Skin-to-skin contact ‘can reduce pain response in a newborn's brain'

Researchers say the findings reinforce the important role of touch between parents and their babies.

Skin-to-skin contact with a parent reduces how strongly a newborn’s brain responds to a painful medical procedure, scientists have found.

Researchers analysed the pain response in the brain as the infants underwent heel lance, a standard but painful procedure used to collect blood samples.

They found that babies’ brains showed higher levels of activity in reaction to the pain when the mother was holding them while wearing clothing, compared to placing them on bare chest.

However, the scientists said they are unable to confirm whether the baby feels less pain during skin-to-skin contact, but added the findings, published in the European Heart Journal, “reinforce the important role of touch between parents and their newborn babies”.

Dr Lorenzo Fabrizi, a neuroscientist at University College London, who is also a senior author on the study, said: “We have found when a baby is held by their parent, with skin-on-skin contact, the higher-level brain processing in response to pain is somewhat dampened.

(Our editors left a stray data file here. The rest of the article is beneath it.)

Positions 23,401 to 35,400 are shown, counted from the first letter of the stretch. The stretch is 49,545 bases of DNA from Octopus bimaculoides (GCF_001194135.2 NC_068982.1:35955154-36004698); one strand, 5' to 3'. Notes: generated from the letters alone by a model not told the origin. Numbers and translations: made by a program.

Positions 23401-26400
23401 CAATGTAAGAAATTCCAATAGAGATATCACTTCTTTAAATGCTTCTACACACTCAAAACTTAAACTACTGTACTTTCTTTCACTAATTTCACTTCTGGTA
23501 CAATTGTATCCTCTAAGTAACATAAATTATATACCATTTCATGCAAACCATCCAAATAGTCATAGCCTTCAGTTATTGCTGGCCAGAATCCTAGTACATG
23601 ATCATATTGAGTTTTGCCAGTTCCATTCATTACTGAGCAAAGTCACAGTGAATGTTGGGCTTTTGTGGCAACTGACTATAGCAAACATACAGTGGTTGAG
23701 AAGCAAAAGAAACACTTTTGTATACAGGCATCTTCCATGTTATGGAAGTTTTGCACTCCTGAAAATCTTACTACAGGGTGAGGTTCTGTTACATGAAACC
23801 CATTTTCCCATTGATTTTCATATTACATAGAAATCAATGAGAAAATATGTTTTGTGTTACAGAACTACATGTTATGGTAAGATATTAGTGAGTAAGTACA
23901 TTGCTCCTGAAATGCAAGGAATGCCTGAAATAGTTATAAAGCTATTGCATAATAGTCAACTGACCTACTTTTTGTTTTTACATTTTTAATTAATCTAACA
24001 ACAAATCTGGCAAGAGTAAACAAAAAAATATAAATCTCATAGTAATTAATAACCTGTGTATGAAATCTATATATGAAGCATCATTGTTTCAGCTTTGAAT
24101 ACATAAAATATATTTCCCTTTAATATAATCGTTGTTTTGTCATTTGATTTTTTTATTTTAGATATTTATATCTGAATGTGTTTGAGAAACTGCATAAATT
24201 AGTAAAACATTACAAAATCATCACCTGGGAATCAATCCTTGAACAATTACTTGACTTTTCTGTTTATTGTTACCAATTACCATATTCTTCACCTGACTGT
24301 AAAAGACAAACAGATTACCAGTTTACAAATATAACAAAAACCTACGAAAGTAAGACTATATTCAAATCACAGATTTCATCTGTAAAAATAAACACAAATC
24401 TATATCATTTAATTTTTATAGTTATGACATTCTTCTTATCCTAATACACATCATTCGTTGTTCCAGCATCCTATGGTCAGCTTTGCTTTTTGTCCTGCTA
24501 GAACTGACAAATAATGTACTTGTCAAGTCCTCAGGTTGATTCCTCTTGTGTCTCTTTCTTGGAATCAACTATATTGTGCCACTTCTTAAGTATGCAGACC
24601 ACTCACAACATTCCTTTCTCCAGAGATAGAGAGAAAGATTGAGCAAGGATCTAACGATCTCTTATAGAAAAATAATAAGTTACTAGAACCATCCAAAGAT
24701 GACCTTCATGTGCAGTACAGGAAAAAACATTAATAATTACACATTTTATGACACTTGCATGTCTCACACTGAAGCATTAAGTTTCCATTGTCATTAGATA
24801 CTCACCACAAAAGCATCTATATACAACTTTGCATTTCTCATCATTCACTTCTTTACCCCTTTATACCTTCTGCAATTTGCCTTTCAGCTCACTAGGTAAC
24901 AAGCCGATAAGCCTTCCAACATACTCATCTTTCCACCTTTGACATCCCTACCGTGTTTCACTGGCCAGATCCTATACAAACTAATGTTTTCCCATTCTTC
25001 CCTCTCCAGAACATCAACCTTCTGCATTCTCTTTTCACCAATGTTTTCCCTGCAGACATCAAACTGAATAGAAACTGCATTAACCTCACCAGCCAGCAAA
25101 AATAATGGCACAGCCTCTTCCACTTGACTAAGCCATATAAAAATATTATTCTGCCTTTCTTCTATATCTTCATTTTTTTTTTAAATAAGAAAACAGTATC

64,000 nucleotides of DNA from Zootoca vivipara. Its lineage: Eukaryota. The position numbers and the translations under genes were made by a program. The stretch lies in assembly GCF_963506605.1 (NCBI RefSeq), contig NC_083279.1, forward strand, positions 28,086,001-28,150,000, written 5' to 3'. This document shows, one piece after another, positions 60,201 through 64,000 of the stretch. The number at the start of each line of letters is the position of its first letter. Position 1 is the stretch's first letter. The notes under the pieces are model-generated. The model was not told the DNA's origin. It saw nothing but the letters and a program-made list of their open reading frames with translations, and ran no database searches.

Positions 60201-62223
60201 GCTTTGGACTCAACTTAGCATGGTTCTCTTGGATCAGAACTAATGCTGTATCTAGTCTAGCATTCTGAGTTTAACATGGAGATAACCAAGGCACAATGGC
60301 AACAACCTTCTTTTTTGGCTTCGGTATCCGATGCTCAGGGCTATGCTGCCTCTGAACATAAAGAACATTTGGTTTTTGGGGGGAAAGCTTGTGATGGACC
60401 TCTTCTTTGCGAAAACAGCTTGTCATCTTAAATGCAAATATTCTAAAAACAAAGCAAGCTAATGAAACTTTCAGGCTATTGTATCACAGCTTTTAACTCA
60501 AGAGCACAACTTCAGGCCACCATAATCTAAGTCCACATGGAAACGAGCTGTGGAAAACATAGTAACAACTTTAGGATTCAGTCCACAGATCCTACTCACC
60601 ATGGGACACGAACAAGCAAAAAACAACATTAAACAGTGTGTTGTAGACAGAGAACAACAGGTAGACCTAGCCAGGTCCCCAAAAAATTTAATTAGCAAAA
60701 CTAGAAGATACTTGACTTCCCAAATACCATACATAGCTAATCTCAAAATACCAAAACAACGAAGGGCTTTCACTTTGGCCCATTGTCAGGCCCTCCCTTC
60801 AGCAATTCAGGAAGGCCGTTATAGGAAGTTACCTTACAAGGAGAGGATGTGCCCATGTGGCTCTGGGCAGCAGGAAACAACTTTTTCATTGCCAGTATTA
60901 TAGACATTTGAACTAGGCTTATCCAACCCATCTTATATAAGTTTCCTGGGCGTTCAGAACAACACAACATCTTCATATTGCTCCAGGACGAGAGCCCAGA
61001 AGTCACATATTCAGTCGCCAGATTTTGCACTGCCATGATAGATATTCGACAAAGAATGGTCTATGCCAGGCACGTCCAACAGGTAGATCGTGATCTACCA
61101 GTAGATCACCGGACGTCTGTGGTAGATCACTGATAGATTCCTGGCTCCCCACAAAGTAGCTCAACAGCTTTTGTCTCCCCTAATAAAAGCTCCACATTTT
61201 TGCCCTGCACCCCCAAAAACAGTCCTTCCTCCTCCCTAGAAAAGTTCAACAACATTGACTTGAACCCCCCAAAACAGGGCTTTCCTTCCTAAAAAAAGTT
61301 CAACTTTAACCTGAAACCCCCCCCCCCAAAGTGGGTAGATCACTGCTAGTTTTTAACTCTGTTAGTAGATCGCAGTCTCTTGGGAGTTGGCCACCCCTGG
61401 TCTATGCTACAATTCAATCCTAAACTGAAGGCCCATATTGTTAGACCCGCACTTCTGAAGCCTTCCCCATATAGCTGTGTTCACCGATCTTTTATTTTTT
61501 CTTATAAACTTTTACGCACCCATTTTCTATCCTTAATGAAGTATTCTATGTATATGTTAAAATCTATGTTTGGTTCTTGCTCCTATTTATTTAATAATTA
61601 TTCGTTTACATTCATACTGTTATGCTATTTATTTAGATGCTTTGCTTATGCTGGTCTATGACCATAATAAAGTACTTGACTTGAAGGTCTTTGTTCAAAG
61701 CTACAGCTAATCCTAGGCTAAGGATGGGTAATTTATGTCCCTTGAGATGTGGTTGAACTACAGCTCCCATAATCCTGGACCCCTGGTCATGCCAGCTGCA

“The baby’s brain is also using a different pathway to process its response to pain.”

The study involved 27 infants, aged between 0-96 days, who were born premature or at term age at University College London Hospitals.

The researchers recorded brain activity with electrodes placed on the scalp as the newborns underwent heel lance.

The infants were either held by their mother skin to skin, held by their mother with clothing, or were lying in a cot or incubator.

The initial brain response to the pain was found to be the same in the three groups.

However, the researchers found the later waves of brain activity were impacted by whether the baby was held skin to skin or with clothing.

Joint senior author, professor Rebecca Pillai Riddell, of the department of psychology at York University in Canada, said: “The slightly delayed response was dampened if there was skin contact with their mother, which suggests that parental touch impacts the brain’s higher level processing.

“The pain might be the same, but how the baby’s brain processes and reacts to that pain depends on their contact with a parent.

“Our findings support the notion that holding a newborn baby against your skin is important to their development.”

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